The NFL Draft is always full of surprises. Every year, there are teams that do something completely unexpected of them.
Said surprises can both be good or bad depending on the situation, so it’s not always a bad thing if your team ends up on this list.
But enough with the talk. Let’s get this show on the road.
5. The Panthers load up on defense
You’d expect a team with an offensive-minded head coach to concentrate on offense during their first draft, but that wasn’t the case with new Panthers head coach Matt Rhule.
The first-year head coach spent every single pick of the draft on defensive talent. He loaded up on defensive linemen and secondary players, which makes sense, but is also a bit odd considering the Panthers didn’t do anything to replace Luke Keuchly, who they lost to retirement earlier in the year. They signed Tahir Whitehead during free agency, but he’s an outside linebacker, not an inside guy.
Regardless, just take a look at this haul:
- Round 1: Pick 7 (7) • DT Derrick Brown.
- Round 2: Pick 6 (38) • DE Yetur Gross-Matos.
- Round 2: Pick 32 (64) • S Jeremy Chinn.
- Round 4: Pick 7 (113) • CB Troy Pride Jr.
- Round 5: Pick 6 (152) • S Kenny Robinson.
- Round 6: Pick 5 (184) • DT Bravvion Roy.
- Round 7: Pick 7 (221) • CB Stantley Thomas-Oliver III.
That a ton of defensive talent to add to your team in one draft. If Rhule can have the same impact with the Panthers a la Baylor, then the NFC South is going to be primed for war in 2020 and beyond.
4. This wasn’t a draft that was “full of activity” in Round 1
We heard how this was going to be “one of the craziest first rounds” and to expect a “ton of activity” in terms of teams making moves on the first night.
The first trade didn’t happen until the Bucs moved up with the 49ers to take Tristan Wirfs with the 13th overall pick. The next one didn’t happen until the early-20s when the Patriots traded back with the Chargers.
In all, not much happened.
3. O.J. Howard wasn’t traded during the draft
This wasn’t a surprise for yours truly, but many outlets were anticipating that Howard would be dealt after the Rob Gronkowski trade, so there are obviously folks on the outside that will be surprised at the fact that Howard wasn’t traded.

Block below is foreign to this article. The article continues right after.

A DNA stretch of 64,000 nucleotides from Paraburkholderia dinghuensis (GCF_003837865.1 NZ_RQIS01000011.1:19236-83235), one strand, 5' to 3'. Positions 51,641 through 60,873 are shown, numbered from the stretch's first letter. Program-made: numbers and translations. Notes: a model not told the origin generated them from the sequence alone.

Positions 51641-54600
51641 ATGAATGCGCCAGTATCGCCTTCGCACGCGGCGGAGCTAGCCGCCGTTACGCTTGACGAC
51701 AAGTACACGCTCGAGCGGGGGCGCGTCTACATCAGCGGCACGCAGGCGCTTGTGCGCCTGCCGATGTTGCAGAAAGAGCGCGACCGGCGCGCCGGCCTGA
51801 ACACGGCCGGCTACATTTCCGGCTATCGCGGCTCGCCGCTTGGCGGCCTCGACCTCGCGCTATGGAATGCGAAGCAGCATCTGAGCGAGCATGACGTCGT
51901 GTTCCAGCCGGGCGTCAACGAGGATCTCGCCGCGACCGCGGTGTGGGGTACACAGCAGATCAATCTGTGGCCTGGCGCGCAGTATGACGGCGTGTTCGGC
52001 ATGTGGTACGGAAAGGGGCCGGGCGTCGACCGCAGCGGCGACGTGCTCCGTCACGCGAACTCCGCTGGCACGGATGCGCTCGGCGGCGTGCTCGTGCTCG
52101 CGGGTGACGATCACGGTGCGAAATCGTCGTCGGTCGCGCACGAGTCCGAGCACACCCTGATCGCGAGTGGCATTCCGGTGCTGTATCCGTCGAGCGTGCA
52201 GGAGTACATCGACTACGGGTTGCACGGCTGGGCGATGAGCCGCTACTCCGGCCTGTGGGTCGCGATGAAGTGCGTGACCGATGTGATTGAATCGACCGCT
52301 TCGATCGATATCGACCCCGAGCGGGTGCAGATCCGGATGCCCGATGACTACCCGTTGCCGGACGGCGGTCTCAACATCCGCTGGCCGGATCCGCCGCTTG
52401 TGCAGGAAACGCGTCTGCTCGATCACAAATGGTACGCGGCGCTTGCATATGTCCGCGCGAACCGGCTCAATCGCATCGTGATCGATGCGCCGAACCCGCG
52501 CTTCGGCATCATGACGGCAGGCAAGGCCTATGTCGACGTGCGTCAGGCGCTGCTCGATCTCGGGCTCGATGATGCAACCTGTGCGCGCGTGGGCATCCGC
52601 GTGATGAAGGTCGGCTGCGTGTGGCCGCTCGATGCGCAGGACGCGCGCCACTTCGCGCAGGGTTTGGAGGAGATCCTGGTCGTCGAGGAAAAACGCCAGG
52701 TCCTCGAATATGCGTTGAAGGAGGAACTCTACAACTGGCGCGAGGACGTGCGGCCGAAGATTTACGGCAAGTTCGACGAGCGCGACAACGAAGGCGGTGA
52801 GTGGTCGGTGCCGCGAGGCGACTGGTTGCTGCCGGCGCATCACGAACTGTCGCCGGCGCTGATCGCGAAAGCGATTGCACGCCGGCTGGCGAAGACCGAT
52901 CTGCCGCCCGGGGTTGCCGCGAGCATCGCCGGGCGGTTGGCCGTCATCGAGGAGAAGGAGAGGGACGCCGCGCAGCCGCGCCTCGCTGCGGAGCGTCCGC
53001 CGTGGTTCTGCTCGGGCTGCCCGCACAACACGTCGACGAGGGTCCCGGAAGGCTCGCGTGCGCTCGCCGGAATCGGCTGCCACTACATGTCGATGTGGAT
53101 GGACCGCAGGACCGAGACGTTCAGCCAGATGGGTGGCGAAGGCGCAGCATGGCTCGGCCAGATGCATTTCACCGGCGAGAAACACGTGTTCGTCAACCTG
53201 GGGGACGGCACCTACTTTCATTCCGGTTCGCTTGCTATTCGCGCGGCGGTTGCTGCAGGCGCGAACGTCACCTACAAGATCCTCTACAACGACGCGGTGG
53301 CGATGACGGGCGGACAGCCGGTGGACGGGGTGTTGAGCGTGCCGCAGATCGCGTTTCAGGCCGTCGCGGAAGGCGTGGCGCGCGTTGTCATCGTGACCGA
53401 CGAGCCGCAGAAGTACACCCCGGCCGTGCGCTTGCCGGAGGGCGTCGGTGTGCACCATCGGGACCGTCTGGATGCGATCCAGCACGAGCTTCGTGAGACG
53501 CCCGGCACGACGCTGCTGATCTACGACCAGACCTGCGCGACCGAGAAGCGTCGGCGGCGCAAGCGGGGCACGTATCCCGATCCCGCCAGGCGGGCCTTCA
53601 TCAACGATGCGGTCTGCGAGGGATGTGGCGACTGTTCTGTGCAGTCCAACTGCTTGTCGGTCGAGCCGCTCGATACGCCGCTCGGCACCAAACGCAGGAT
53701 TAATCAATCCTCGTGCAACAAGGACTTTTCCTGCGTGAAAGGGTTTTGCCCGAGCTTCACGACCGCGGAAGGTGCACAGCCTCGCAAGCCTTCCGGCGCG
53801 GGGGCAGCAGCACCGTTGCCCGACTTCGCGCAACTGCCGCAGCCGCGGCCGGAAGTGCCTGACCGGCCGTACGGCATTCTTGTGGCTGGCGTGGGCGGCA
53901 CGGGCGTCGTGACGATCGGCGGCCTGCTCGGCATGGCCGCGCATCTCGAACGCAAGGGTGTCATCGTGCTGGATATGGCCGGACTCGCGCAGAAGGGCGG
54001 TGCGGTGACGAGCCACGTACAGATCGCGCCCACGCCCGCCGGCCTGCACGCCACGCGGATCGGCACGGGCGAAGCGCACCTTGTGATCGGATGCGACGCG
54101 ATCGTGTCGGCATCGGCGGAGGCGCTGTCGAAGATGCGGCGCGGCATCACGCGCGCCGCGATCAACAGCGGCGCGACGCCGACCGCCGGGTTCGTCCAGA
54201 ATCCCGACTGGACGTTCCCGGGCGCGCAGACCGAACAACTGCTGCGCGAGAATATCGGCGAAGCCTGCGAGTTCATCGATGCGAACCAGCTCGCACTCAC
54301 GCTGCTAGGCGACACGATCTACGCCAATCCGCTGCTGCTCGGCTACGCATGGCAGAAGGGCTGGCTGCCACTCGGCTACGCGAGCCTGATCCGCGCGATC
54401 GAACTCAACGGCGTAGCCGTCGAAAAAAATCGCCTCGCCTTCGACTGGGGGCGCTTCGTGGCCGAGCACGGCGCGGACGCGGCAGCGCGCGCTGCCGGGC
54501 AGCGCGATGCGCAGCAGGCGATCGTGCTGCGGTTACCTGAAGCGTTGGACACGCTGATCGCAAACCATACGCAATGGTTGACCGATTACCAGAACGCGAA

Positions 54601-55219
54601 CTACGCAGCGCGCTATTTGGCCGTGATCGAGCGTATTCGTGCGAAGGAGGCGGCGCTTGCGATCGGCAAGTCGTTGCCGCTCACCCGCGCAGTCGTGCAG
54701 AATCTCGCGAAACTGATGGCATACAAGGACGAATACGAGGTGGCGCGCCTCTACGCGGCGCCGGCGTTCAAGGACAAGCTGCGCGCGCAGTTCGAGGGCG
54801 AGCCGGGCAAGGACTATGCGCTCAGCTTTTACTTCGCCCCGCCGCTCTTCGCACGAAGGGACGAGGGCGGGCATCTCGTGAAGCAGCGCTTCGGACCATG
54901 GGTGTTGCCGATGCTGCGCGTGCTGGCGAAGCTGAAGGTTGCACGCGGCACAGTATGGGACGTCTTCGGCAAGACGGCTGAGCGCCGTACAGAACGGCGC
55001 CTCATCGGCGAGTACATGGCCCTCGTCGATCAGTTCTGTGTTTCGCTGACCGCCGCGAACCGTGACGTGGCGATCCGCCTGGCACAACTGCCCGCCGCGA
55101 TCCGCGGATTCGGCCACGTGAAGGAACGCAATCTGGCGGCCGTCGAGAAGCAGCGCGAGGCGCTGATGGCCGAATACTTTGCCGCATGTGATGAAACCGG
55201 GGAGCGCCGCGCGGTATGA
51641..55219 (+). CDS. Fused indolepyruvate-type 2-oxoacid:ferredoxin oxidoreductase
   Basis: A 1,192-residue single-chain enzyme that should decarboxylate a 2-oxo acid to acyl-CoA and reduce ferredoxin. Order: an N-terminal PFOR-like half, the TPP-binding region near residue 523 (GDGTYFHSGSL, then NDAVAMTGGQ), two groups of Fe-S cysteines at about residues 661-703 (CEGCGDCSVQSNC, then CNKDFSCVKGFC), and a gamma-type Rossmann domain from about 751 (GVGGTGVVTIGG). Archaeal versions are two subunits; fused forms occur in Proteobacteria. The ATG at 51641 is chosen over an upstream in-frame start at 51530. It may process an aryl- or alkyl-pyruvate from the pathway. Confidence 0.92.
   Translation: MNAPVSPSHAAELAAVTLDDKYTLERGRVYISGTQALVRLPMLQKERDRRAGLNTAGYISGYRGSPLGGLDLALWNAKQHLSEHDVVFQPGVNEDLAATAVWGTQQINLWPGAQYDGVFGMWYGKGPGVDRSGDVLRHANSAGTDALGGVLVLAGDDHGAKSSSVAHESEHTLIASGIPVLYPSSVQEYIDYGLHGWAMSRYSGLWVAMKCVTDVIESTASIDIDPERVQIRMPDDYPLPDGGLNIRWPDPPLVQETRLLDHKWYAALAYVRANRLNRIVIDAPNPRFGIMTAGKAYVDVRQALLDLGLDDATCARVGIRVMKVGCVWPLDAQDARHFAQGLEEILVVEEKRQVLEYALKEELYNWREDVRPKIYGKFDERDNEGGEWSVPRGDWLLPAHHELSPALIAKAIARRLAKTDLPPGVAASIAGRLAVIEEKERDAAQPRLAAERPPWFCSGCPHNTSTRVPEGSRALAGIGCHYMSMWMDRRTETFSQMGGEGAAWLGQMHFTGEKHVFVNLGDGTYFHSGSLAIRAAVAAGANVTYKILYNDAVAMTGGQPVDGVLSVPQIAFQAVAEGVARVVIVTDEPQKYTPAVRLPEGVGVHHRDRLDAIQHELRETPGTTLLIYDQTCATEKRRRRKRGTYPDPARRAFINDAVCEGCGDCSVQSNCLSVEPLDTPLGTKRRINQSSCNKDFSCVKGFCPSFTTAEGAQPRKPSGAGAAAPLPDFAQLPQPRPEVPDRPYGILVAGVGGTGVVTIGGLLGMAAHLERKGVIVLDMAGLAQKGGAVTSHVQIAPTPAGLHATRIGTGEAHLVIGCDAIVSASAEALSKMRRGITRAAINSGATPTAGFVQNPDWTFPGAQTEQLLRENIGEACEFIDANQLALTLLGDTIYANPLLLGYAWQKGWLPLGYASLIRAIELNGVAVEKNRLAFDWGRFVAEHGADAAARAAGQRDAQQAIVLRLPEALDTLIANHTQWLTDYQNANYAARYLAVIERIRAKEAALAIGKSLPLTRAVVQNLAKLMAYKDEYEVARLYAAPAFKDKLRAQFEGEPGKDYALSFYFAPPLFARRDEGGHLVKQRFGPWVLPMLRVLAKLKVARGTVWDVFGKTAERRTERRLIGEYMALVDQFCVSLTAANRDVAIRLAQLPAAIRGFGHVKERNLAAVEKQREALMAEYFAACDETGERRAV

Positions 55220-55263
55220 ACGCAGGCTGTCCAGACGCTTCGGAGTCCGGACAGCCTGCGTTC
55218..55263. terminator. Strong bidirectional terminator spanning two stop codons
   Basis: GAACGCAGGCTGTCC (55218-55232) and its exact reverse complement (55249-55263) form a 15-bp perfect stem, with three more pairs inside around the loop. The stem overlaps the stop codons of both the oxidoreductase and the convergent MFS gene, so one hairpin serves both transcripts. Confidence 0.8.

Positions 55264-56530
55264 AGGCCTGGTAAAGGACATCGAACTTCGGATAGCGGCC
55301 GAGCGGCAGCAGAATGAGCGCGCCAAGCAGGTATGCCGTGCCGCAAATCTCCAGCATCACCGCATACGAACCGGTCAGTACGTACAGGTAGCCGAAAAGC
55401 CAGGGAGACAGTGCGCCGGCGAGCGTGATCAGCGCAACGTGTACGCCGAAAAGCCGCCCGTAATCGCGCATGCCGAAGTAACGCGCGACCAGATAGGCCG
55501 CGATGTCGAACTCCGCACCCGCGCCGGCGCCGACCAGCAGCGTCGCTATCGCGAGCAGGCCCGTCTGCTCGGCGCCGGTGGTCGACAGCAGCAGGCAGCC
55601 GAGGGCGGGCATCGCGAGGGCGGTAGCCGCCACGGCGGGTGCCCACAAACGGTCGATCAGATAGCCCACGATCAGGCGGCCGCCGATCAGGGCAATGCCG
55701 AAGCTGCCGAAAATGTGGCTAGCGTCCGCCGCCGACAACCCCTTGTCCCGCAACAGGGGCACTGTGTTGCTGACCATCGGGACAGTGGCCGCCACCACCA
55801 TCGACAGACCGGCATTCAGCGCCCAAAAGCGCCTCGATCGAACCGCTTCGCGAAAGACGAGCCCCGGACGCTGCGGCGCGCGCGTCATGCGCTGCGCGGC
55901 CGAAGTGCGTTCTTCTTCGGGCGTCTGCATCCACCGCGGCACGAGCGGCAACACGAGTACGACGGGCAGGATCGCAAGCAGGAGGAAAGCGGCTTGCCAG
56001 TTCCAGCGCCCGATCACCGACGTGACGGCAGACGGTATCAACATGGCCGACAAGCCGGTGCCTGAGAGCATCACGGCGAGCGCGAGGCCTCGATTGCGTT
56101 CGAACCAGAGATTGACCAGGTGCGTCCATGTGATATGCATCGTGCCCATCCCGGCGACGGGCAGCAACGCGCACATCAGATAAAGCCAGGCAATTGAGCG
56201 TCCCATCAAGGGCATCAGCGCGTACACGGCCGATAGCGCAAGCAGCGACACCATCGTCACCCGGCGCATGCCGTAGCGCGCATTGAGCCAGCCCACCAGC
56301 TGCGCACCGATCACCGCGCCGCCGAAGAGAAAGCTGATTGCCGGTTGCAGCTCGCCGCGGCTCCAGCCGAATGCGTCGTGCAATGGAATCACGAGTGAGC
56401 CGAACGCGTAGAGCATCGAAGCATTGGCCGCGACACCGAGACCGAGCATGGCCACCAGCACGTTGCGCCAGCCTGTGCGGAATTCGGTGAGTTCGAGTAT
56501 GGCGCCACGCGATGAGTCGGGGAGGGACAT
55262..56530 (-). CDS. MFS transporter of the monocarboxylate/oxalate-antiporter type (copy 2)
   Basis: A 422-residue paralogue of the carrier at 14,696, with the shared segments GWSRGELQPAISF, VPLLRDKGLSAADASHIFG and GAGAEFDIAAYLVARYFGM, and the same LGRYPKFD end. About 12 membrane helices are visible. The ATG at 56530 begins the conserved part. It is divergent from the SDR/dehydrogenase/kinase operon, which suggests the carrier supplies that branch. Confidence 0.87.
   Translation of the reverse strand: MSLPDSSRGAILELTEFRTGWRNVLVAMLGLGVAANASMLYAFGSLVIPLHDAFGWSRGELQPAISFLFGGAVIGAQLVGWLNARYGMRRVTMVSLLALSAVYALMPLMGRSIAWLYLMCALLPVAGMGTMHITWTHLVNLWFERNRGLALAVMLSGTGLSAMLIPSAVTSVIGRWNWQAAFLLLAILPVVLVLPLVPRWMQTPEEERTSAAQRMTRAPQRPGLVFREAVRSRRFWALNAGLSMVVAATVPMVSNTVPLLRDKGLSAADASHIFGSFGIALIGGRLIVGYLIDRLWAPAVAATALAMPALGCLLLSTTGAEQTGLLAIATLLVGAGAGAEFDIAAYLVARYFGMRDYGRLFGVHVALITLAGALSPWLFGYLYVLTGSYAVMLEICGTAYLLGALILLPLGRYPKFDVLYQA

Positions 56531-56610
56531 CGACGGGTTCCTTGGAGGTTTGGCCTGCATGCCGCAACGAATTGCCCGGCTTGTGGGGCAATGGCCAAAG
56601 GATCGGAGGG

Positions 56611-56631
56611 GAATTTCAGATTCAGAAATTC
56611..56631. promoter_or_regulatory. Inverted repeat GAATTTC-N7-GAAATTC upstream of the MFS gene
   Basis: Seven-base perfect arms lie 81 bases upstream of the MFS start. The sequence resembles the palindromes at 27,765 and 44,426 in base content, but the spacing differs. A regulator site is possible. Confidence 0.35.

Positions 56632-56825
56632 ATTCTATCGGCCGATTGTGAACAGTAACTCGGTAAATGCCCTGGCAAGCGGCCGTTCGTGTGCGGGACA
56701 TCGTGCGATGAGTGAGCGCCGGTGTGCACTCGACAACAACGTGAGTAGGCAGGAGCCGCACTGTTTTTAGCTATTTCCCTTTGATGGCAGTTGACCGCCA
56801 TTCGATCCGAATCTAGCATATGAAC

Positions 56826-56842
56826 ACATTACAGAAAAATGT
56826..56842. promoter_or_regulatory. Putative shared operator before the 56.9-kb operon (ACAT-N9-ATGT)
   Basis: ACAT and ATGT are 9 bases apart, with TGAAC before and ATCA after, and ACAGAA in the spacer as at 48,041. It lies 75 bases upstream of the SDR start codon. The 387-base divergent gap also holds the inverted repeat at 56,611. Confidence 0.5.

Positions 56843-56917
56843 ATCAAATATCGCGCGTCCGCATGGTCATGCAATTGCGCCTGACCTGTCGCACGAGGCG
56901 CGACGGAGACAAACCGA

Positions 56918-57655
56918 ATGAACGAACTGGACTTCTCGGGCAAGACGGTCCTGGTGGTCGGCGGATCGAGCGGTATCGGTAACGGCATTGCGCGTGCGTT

It looks like the Bucs will carry Howard, Gronkowski, and Cameron Brate on their roster in 2020, which easily gives them the best tight end group in the league.
We’ll know what happens with Howard in the long-term soon enough, as well. The Bucs have to approve his fifth-year option by May 5, which is just around 10-11 days away.
2. The Eagles draft Jalen Hurts in the second round
This was a surprise in itself based off the fact that the Eagles used a second round pick on a quarterback, who will likely take a year or two to develop. The Eagles have multiple holes to fill across the roster, yet they took a guy who some think would’ve gone in the later rounds (third or fourth) of the draft.
But when you look a little deeper, this makes sense to an extent. We all know about Carson Wentz’s injury history. Last year was the first 16 game season he’s played since his rookie year and he still managed to get hurt during the first quarter of the playoffs. He missed the rest of the game and backup Josh McCown came in to replace him.
The Eagles have set up Wentz’s contract to where they can go their separate ways after the 2021 season. His overall cap hit is close to $31.3 million and he will cost the Eagles around $24.5 million in dead cap, but that represents close to $7 million in savings. In other words, the Eagles would save $7 million by releasing Wentz after 2021.
The dead cap numbers continue to decline in each of the two years after 2021, which obviously represents more savings cap-wise. So if Wentz can’t stay healthy and Hurts is showing progress, the Eagles can make a move that will benefit the team.
But what it all boils down to is the Eagles just potentially set themselves up for a nightmare scenario between Wentz and Hurts over the next few years. If Wentz can’t get it done at a high level or stay healthy, then you better believe the patient and easy-going Eagles fans (hahaha) will certainly begin to clamor for Hurts.
1. The Packers trade up to draft Jordan Love in the first round
Look, I understand that Aaron Rodgers is 36-years-old and threw for the second-lowest amount of touchdowns over the course a 16-game season during his career in 2019, but he still can do things that a lot of other quarterbacks can’t do and he can still play at a high level. Per Football Outsiders, Rodgers yielded the eighth-highest DYAR and per Sports Info Solutions, he was first in Total Points Earned and eighth in IQR among quarterbacks with 11+ starts in 2019.
Drafting a quarterback - and using a fourth-round pick to move up in the first round - does not help Rodgers, whatsoever. The team still needs major help at receiver and on the defensive side of the ball. This was a deep draft at receiver and we saw how much a good defense helped Rodgers and the Packers last year, so why wouldn’t the Packers think to continue to improve those areas?
The fact the team traded up also adds a layer of urgency to the move. I’m not saying that Rodgers will be cut, traded, or that Love will send him to the bench, but you have to think the Packers are going to look for an opportunity to eventually get Love on the field instead of waiting for said opportunity.
This move is a baffling one that also signals the official beginning of the end of the Rodgers era.